Although Flight to Canada is Reed’s Civil War novel, all ages of American history are squeezed into this satire. As in all Reed’s novels, time is fluid. It opens with Reed’s poem “Flight to Canada,” followed by a present-day reflection on the ways in which Josiah Henson’s escaped slave narrative and Harriet Beecher Stowe’s more celebrated version of it helped create the history of the war.
Thus, the time-consciousness of this novel is always double, referring to the events, real and fictitious, of the 1860’s and the 1970’s simultaneously. Deliberate anachronisms are commonplace; when Abraham Lincoln first meets the Virginia aristocrat Arthur Swille, Swille is talking on the telephone. The play at Ford’s Theatre at which Lincoln is assassinated is carried on public television.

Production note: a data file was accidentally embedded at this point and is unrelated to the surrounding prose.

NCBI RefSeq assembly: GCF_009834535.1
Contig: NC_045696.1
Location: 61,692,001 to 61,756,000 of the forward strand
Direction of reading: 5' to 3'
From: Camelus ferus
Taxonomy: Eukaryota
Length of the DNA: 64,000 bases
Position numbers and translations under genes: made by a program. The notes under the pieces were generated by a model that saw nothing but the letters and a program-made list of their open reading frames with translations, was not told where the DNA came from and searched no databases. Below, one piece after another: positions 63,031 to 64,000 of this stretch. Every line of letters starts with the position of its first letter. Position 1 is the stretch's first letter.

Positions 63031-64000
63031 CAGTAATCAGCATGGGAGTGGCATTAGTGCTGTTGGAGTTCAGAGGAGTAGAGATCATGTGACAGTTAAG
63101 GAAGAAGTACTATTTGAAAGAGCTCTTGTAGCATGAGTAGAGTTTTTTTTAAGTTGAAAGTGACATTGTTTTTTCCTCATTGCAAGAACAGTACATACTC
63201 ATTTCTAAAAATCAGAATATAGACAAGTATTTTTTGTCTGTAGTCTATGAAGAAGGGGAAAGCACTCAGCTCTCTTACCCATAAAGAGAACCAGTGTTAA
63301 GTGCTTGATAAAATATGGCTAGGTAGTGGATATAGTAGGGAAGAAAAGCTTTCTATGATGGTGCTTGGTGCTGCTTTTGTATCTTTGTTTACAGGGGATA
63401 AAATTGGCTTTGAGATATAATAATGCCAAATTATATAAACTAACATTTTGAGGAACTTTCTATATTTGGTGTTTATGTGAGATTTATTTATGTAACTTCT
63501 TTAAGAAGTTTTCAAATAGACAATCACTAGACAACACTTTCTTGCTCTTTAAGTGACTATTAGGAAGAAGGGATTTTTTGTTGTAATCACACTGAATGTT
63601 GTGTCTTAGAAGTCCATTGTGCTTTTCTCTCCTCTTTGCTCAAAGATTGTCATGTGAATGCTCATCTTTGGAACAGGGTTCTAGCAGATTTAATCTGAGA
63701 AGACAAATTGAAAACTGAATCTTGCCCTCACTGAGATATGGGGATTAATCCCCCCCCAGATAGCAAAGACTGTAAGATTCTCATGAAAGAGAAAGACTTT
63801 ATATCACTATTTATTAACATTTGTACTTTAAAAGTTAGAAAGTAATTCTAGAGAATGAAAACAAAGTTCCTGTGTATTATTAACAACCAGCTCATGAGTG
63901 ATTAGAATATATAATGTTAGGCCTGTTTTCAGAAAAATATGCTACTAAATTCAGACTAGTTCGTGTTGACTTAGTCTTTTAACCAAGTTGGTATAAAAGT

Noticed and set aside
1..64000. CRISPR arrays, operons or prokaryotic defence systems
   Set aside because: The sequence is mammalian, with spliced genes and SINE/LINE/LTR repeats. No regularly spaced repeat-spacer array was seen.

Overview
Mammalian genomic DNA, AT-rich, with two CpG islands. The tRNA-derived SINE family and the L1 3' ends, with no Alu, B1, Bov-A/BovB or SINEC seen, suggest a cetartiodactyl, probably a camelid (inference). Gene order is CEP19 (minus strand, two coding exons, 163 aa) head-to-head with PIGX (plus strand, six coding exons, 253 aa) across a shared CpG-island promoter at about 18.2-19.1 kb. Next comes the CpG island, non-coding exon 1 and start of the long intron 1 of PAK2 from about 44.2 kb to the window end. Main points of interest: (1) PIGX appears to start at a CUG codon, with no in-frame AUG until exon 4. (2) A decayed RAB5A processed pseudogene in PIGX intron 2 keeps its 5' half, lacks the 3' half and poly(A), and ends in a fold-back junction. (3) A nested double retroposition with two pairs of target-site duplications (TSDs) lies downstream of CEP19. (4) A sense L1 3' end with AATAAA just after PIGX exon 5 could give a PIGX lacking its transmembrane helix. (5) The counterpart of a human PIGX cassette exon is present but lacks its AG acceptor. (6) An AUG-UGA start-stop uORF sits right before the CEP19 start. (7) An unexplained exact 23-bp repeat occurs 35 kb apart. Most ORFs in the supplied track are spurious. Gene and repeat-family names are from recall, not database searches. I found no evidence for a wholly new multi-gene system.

There is a tinge of autobiography in the novel’s protagonist, Raven Quickskill. Quickskill is a poet, and it is his writing that helps him to escape slavery on a Virginia plantation. The Civil War ends before Quickskill actually leaves, but his master, Arthur Swille, pursues him anyway. Swille is a seductive villain. A powerful international businessman and financier, he deals with both sides in the war, and treats President Lincoln, Jefferson Davis, and Generals Lee and Grant like toadies. The scenes with Lincoln produce some of Reed’s most enjoyable satire. Reed’s Lincoln is a bit of a hick, and his assistance to the slaves is shown to be political expediency. Nevertheless, Reed makes him likable: He defends his wife against cruel attacks by Swille, and though he takes Swille’s money, he does...
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